The fairytale-like “gingerbread houses” of Oak Bluffs are a much-loved architectural attraction on Martha’s Vineyard. These vibrant Victorian cottages are clustered together, each with a quaint and colorful design reminiscent of the house made of gingerbread and candy in “Hansel and Gretel.” These adorable homes are now exclusive summer cottages, but they come from humble origins.
In the 1800s, this corner of the island was frequented by a group of Methodists that held annual religious retreats and meetings on Martha’s Vineyard. At the time, they slept in tents during these summer gatherings, but as the camp meetings became more frequent the group built permanent cottages to accommodate them year-round.
The original cluster of 500 cottages was initially known as “Cottage City,” until the name was changed to Oak Bluffs in 1880. The charming storybook design is actually an architectural style called Carpenter’s Gothic that was popular at the time. But these individually decorated cottages, painted with bright and vivid colors with candy-like pillars and ornaments, became known as the “gingerbread houses.”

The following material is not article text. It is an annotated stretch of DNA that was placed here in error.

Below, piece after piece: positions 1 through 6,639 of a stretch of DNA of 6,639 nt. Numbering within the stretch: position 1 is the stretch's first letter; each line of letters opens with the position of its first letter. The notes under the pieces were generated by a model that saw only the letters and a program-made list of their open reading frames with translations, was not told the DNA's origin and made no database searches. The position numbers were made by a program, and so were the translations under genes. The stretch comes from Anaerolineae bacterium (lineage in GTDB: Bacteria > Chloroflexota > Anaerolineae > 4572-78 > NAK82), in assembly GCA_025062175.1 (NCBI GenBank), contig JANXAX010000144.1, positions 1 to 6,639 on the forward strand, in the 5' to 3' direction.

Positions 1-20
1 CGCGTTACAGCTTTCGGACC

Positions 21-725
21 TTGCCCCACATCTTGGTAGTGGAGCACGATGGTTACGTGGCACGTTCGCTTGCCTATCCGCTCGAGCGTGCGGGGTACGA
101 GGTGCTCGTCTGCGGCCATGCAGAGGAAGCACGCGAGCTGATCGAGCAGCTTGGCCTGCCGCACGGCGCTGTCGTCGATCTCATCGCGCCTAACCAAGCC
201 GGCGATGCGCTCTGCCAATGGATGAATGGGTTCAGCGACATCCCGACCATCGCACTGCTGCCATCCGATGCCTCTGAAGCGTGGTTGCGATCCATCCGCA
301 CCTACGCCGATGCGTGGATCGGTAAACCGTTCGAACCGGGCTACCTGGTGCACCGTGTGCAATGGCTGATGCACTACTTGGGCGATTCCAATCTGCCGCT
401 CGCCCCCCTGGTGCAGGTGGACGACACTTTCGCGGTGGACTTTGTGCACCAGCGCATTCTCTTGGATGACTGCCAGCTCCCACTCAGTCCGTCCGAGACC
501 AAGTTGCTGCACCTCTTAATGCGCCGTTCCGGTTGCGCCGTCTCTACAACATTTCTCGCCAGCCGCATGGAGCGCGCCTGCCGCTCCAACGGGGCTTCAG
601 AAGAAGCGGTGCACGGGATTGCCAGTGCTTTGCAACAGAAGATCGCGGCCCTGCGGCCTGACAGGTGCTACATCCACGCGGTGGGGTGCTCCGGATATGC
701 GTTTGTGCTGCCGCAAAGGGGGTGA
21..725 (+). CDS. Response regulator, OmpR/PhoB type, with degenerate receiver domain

Today, 300 gingerbread houses remain in the Oak Bluffs Campground, as well as the Cottage Museum at the entrance to the village, which features a prototype cottage furnished as it would have looked in the 1800s. The tabernacle sits in the center of the complex, which still functions as a religious facility.
One night in August, the cottages are decorated with paper lantersn, making them even more magical. This tradition, which is called Grand Illumination Night, began in 1869. You can find additional information online.